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The Princeton Tigers only return two players from last year’s 16-13 team and have a new coach in Sarah Rittenhouse. How quickly the team adjusts to a new style will be one of the key factors in a successful season. 

2018 results: 5-4 Mississippi 8 Conference, 16-13 overall. Lost to Andover 3-0 in the Section 7AAA semifinals.

The first two weeks of practice for basically every high school sport is a learning process. Players come and go, as do coaches.

But for this year’s Princeton volleyball team, the “get to know you” period is especially important. That’s because the Tigers only return two players from last year’s 16-13 team and have a new coach in Sarah Rittenhouse. How quickly the team adjusts to a new style will be one of the key factors in a successful season.

The new coach is from White Bear Lake and played volleyball at Southwest State University in Marshall. She spent 14 years as a coach at Omaha North High School – the last eight as head coach.

“I came in this summer, so I had a few workouts to see them,” Rittenhouse said. “In tryouts, I got to see everybody. It’s challenging because it’s very overwhelming when you’re organizing and trying to get prepared. But on the other side, it’s nice to have fresh eyes and see everybody on the same playing field. The ones who have played had to try a little harder because there were no preconceived notions of who is going to what team.

“The biggest challenge was doing as much in the time we had for tryouts to put the kids in the best spot to be successful. They are really positive and they’re team players. They want that feedback from the coach. They’re like sponges. They take it in and are eager to learn.”

The Tigers will be relying on two underclassmen in junior Taylor Mollet and sophomore Faith Zins. They are the lone returning starters and said they are enjoying taking on a leadership role in the early going.

“Everyone is adjusting,” said Zins, a setter and right side hitter. “We lost a lot of seniors, but we’re handling it well. We’re already bonding really well and that will be a strength for us. Being close as a team will help us be competitive.”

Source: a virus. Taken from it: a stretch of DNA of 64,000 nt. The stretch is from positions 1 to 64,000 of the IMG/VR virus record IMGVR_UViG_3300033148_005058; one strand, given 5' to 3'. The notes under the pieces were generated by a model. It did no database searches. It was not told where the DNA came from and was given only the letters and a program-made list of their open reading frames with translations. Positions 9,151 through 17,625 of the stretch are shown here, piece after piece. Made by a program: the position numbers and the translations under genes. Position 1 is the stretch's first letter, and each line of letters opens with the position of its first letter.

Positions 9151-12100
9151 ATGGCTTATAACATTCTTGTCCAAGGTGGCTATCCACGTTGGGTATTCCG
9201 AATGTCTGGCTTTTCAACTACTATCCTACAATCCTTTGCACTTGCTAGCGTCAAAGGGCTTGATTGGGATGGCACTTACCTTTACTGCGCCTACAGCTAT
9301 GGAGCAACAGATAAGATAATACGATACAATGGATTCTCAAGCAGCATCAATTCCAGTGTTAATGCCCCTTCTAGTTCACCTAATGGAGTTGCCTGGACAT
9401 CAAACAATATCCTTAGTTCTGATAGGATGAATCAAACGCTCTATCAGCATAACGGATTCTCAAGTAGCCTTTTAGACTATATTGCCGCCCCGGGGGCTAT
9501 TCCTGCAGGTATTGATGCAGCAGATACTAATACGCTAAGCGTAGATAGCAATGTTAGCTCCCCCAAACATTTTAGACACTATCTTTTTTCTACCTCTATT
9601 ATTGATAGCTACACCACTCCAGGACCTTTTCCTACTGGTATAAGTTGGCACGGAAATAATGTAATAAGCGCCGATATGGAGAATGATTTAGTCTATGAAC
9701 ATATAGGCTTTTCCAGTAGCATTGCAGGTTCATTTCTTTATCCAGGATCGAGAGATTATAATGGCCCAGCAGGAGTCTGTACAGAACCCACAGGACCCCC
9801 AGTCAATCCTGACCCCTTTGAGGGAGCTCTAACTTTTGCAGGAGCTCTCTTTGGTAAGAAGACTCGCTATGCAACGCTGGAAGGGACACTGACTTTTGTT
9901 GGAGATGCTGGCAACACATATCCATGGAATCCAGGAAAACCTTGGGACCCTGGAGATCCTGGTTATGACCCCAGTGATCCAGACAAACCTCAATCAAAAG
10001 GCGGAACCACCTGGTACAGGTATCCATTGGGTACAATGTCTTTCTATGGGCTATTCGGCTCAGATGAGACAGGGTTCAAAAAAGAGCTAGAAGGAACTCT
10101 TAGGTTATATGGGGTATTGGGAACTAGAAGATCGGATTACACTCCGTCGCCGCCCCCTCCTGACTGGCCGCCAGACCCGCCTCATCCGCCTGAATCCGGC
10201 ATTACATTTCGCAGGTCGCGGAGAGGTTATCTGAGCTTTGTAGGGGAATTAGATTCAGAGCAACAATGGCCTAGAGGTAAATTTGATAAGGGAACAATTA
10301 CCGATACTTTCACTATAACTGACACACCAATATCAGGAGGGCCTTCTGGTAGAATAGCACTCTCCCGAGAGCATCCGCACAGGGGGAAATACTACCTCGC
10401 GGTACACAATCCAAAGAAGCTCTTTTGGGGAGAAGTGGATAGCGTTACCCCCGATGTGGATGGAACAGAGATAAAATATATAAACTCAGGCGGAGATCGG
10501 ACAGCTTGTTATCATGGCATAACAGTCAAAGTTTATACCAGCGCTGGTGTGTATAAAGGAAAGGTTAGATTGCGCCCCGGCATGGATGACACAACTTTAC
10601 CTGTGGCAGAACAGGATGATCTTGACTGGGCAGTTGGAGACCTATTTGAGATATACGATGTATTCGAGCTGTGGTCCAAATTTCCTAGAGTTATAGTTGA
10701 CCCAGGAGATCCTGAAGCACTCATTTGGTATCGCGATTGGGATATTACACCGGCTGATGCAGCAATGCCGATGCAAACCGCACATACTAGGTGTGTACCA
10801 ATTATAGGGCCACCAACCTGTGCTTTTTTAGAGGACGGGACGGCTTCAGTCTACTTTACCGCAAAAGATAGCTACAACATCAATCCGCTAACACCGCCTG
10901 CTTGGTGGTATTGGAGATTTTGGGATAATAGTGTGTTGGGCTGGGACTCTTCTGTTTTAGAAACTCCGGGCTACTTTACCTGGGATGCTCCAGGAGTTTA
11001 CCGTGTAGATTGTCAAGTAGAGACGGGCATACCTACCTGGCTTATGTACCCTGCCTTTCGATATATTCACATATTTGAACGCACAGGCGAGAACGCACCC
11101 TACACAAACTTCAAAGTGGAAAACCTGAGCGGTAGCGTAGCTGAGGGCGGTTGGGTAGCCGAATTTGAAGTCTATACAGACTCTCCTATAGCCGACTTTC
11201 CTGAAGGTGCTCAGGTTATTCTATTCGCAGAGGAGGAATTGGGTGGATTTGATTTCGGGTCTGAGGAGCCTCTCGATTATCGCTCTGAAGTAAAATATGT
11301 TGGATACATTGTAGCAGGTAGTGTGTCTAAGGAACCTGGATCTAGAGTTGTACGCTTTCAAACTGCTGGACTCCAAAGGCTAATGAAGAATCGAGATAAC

“We need to communicate a lot because that will be a key to success for us,” said Mollet, a setter and right side hitter. “I know our coach will lead us to some wins. During the summer, I was kind of nervous to take on a more of a leadership role, but now I’m excited.”

While Rittenhouse had to get know her players and their tendencies quickly, learning about the competition also figures to be a process. St. Michael-Albertville went 9-0 in the Mississippi 8 Conference last year, followed by North Branch at 8-1 and Rogers at 6-3. Princeton and St. Francis tied for fourth at 5-4.

“It’s good and bad that I don’t know much about the competition,” Rittenhouse said. “I haven’t been in Minnesota for a while so I don’t know who is good and who isn’t. So for me, that’s kind of nice. To me, it’s just a name and we play who we play.”

Rounding out the roster are seniors Brenna Herbst (outside hitter), Kaitlyn Matteson (middle/right side hitter), Jayda Peterson (outside hitter), Mackenzee Waytashek (hitter), and libero Grace Erickson; juniors Brynn Papash (setter), Maddy Bassamore (middle hitter), and Gabbi Molitor (middle hitter); and sophomores libero Maddie Wiemann (libero), outside hitter/DS Lauren Wilson (outside hitter).

Where the Tigers finish in the Mississippi 8 is a question mark with so many new faces, but that is not the immediate focus for Rittenhouse.

“We need to hone in our skills, specifically ball control, passing the ball and defensively so we can be in matches,” Rittenhouse said. “But also look at it as ‘hey, we’re kind of the underdog. We had nine seniors. It’s almost a whole new team, but they’re willing to accept that challenge.”

The biggest thing for me is to see improvement from Day 1 to the end of the season. Are we better passers and are we communicating better as a team? If we are, then I’ve done my job. Ideally, winning is great but I don’t know who is who in the conference. My expectations are to work hard and work as a team and rely on ball-control. That will keep us in matches. The kids are very hard-working and respectful. They want to get better.”

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